Glenelg teen-ager is crowned Howard County Fair farm queen


August 17, 1995|By SALLY BUCKLER

Carrie Brown of Glenelg is the 1995 Howard County Fair farm queen. A recent Glenelg High School graduate, 17-year-old Carrie will study nursing at Frederick Community College next year.

She will represent Howard County at the Maryland State Fair Farm Queen contest in September. Carrie, the daughter of James and Linda Brown of Triadelphia Lake View Farm, was a four-year varsity basketball player at Glenelg. She won ribbons this week for the two pigs she showed at the fair, and she will show her Jersey cow in the dairy cattle competition this morning.

Becky Patrick and Kathleen Blanchard are this year's Farm Princesses.


Looking for entertainment on a shoestring budget? The 50th annual Howard County Fair continues through Saturday at an admission fee of only $3 per person, under 12 free.

Tonight is the variety and talent show on the stage behind the Glenwood Lions Club booth. At this traditional variety show, you'll see a little of everything, from petite 3-year-old dancers to fiddlers and talented young singers, dancers and instrumentalists.

The show starts at 8 p.m. and lasts until all the acts have had a chance to perform.


When Lynn and Amanda Strandquist of Glenwood decided to enter a county fair, they did it with style. As first time exhibitors, Lynn and her daughter each walked away with a blue ribbon, a champion ribbon and a grand champion ribbon. Lynn entered her red-leafed angel-winged rex begonia. Amanda won for her clay nymph fairy figurine, sitting on a piece of wood surrounded by mushrooms.


Don't leave the Howard County Fair until you see the fancy playhouse the Glenelg High School Marching Unit is raffling. Deftly decorated with paintings of life-size flowers, the 10-by-10-foot wooden structure is a miniature Victorian masterpiece.

The two-tone roof complements gables and colorful window boxes. The spacious interior, detailed in natural wood, is large enough for a grown-up to stand in. It's the playhouse you've always dreamed of.

For a chance to win the playhouse, buy a raffle ticket for $3 or two tickets for $5.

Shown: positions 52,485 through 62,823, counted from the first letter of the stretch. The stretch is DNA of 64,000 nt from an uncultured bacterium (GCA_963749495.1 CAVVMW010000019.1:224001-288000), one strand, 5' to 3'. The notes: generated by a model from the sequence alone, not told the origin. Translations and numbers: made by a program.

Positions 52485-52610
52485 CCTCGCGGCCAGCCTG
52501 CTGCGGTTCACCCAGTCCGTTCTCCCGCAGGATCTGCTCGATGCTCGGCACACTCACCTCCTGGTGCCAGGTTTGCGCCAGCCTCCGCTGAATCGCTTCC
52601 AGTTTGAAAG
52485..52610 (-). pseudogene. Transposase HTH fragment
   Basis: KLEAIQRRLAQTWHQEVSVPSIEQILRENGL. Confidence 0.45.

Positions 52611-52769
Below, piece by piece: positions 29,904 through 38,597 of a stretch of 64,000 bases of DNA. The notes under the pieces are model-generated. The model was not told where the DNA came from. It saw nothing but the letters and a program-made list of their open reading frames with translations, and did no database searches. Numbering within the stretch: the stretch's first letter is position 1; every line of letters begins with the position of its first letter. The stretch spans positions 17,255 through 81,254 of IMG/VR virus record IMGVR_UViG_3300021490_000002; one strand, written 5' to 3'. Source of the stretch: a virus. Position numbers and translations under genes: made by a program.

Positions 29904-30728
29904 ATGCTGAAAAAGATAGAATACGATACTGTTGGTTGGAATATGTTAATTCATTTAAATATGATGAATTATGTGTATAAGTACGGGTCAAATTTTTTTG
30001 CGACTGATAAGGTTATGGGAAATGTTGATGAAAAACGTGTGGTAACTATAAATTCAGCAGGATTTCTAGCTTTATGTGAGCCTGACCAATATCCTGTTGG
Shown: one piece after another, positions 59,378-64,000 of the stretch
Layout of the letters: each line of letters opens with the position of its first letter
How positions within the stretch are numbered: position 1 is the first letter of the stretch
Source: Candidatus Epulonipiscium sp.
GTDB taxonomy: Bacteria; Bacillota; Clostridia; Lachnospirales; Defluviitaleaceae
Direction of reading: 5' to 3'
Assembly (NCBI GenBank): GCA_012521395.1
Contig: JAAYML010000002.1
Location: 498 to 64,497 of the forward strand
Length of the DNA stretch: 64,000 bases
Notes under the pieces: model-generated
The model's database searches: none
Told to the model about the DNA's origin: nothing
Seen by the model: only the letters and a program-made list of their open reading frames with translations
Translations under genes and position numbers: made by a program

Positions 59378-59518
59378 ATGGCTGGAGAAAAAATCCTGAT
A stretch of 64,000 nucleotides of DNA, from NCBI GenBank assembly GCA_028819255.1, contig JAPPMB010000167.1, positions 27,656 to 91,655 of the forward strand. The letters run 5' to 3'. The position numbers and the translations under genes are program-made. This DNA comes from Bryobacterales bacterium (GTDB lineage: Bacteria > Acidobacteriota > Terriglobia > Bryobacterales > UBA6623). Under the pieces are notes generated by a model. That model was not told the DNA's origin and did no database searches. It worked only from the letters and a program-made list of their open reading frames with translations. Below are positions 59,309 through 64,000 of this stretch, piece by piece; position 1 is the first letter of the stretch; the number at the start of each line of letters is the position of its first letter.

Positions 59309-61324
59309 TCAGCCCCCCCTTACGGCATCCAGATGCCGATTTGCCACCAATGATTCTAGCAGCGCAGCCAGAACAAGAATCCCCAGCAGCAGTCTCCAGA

Western Howard County is blessed with volunteer 4-H leaders, coaches, Scout leaders, church workers and folks who work with seniors and the less abled among us. Now is the time to nominate a person or organization you know and admire for the Howard County 1995 Volunteer of the Year award. If you wish to nominate a candidate, call 313-2022 to receive a form.

Nominations must be postmarked by Aug. 28.


Picture receiving a gift of a cuddly stuffed animal, already named and adorned with a button pin. You don't know the donors, but soon you see a picture of your benefactors and a note about them. Fifty-five kindergarten students in Oklahoma City welcomed these presents from Mount View Middle School students who are now entering eighth grade.

The Oklahoma Project, as the Mount View students call it, sprang out of concerns students expressed at a Town Council meeting after the school's student government discussed the bombing of the federal building in Oklahoma City.

One hundred forty volunteers purchased the toys with money they had raised during the year. Funds from projects such as T-shirt sales were split to benefit the Oklahoma Project, their wetlands project and the Baltimore Zoo.

Oklahoma City kindergartners worked with fifth-grade mentors at their school to send thank-you notes and pictures of themselves with their new toys.

Our local youngsters learned that they can get involved personally and do something when a catastrophe strikes. Teachers Susan Barrington and Julie Prince helped Mount View students run their Town Council and the Oklahoma Project.


Glenwood Middle School's new assistant principal, Sam Davis, really wants to be at his new school. Last year he was acting assistant principal at Mayfield Woods Middle School. Now he is excited about the children, the staff and Glenwood, according to principal Vincent Catania.

Mr. Catania says of Mr. Davis: "He is just the ticket for Glenwood. He brings experience in the classroom and in the office. He has all the qualities you could possibly want in an assistant principal."

A brief look into Mr. Davis' office last week revealed signs of his penchant for science, the subject he taught before becoming an administrator. He has a wonderful collection of skulls, bones and other natural artifacts such as a preserved turtle and an alligator head.


Antonia Dubicki is the new assistant principal at Pointers Run Elementary School. Mrs. Dubicki, who served in the same position at Northfield Elementary School last year, and 12 teachers will join the staff at Pointers Run this fall, according to Principal Andy Barsinger.

Kindergarten orientation at Pointers Run is at 10 a.m. for morning kindergartners and their parents and at 1 p.m. for the afternoon set.

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